“I first wrote about this issue in my column’s early days, like 14 or 15 years ago!” Nation writer Katha Pollitt told me via e-mail, after I asked women from the organization Journalism and Women Symposium (JAWS) to chime in. After last year’s VIDA charts came out, Pollitt published a piece in Slate assigning blame to both editors and the general lack of participation from men in conversations about byline equity.
“If you really want more women writers, get more women editors,” she wrote. “The phone works both ways, after all
It’s naive to think that the fact that most top editors are men isn’t part of the story.”
With the gender gap sustaining its staggering girth, one can only imagine how wide the chasm is when it comes to racial equity in bylines. Who’s going to compile those figures?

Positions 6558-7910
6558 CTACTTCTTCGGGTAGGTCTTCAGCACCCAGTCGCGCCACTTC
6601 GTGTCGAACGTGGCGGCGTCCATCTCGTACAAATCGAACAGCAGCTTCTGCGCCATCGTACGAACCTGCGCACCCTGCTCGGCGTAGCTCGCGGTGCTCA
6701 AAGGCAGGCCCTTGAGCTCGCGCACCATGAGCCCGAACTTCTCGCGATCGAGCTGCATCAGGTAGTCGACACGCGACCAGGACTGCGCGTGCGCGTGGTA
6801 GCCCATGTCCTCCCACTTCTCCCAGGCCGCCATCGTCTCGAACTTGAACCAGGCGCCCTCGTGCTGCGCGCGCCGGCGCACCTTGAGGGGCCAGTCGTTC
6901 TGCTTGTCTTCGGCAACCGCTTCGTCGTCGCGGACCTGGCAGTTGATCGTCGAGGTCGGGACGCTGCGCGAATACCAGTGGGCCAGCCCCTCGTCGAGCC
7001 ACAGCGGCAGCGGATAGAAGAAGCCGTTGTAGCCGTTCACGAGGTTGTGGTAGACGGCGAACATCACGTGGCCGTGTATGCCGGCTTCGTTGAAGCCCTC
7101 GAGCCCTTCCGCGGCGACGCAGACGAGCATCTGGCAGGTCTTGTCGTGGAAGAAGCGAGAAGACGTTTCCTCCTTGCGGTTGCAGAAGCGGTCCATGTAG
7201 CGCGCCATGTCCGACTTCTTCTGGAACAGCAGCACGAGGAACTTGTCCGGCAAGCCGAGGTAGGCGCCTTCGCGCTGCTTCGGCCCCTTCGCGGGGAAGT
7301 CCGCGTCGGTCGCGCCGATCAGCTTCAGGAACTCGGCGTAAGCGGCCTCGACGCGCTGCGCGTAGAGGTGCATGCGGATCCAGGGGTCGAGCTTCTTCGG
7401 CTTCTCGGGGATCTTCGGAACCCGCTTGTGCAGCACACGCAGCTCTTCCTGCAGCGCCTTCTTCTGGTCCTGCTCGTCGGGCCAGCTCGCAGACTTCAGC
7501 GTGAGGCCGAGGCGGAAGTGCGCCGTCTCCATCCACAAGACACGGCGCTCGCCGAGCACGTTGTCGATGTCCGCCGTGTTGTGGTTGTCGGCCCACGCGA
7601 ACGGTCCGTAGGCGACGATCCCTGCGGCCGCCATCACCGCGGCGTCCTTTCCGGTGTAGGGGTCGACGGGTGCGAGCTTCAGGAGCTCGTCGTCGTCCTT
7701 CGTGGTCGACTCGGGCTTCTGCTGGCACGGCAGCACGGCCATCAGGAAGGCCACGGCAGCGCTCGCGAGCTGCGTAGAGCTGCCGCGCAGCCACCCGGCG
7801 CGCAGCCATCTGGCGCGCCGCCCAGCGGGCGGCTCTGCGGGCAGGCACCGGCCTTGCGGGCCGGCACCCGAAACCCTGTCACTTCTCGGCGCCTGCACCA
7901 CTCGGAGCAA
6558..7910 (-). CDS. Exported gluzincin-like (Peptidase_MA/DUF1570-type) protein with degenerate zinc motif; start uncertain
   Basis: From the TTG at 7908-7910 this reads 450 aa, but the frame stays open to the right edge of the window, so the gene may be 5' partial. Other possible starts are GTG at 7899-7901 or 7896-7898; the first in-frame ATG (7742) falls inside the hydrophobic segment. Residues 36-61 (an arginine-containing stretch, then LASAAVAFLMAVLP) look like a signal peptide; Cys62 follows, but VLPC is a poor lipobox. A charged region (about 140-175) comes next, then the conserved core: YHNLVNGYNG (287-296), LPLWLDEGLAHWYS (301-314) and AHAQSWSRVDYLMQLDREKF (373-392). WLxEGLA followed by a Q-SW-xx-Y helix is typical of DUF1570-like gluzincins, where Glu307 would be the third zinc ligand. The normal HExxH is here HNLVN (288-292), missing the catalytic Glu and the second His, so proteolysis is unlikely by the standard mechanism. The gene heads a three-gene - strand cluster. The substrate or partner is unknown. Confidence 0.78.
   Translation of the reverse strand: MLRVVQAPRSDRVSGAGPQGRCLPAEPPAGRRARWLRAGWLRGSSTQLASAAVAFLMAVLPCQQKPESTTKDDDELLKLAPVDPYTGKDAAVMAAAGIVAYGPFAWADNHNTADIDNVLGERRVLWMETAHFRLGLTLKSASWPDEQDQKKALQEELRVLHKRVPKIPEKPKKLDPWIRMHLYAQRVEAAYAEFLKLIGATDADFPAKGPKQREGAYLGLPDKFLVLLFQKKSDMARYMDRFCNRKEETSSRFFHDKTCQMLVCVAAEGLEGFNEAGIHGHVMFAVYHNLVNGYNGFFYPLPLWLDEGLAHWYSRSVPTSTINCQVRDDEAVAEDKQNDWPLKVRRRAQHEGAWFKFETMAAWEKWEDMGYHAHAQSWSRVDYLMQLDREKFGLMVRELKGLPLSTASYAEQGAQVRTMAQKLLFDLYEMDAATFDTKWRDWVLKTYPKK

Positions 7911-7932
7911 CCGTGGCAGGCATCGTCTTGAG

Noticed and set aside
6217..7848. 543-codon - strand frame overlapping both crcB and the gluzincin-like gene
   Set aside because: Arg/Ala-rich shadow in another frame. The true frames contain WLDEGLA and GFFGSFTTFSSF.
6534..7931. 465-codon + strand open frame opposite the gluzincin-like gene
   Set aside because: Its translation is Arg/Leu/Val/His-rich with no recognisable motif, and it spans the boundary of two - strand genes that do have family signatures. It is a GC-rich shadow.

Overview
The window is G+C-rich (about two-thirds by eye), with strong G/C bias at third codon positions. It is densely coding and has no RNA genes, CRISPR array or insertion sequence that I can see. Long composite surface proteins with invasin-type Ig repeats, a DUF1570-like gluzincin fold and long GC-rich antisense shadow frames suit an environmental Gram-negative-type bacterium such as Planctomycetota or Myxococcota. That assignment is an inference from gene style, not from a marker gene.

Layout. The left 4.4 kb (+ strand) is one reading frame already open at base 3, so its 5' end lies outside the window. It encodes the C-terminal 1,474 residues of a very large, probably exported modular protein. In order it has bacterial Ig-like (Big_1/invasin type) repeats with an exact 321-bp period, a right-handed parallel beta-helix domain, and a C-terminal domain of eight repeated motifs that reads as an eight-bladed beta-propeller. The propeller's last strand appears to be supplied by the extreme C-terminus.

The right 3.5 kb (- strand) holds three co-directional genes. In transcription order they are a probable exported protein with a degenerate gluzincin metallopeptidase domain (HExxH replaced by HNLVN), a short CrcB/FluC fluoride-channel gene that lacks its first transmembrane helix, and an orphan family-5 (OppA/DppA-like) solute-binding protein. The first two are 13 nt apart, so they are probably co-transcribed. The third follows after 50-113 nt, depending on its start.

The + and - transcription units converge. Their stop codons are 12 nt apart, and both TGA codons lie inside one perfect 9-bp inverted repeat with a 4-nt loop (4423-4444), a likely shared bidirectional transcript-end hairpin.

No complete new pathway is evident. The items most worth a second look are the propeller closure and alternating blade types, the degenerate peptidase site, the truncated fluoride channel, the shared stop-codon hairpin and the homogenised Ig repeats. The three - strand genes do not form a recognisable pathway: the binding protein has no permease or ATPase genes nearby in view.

I’d bet it won’t be the white male editors who currently sit at the top of the media food chain. Better luck next year, ladies.
For further reading:
Journalism and Women Symposium (JAWS): http://www.jaws.org
Women, Action, and the Media (WAM): http://www.womenactionmedia.org
The Applied Research Center: http:// www.arc.org
*Example of calculations:
London Review of Books, 30 to 186 in 2011 (total 216 for total of 13.88 percent female); 74 to 343 in 2010 (total 417 for 17.74 percent female).
Granta, 34 women, 30 men in 2011 (53.12 percent); 26 to 49 in 2010 (34.66 percent).
Boston Review, 60 to 131 in 2011 (191, 31.41 percent); 93 to 173 in 2010 (total 266, 34.96 percent).
The Nation, 118 to 293 in 2011; 411 total or 28.71 percent for 2011 (no 2010 data).
Correction: This piece originally reported that, in the most recent set of pie charts released by VIDA, the color red denoted the number of female bylines that appeared in major magazines last year. In fact, red is used to denote male bylines. The relevant sentence has been corrected. CJR regrets the error.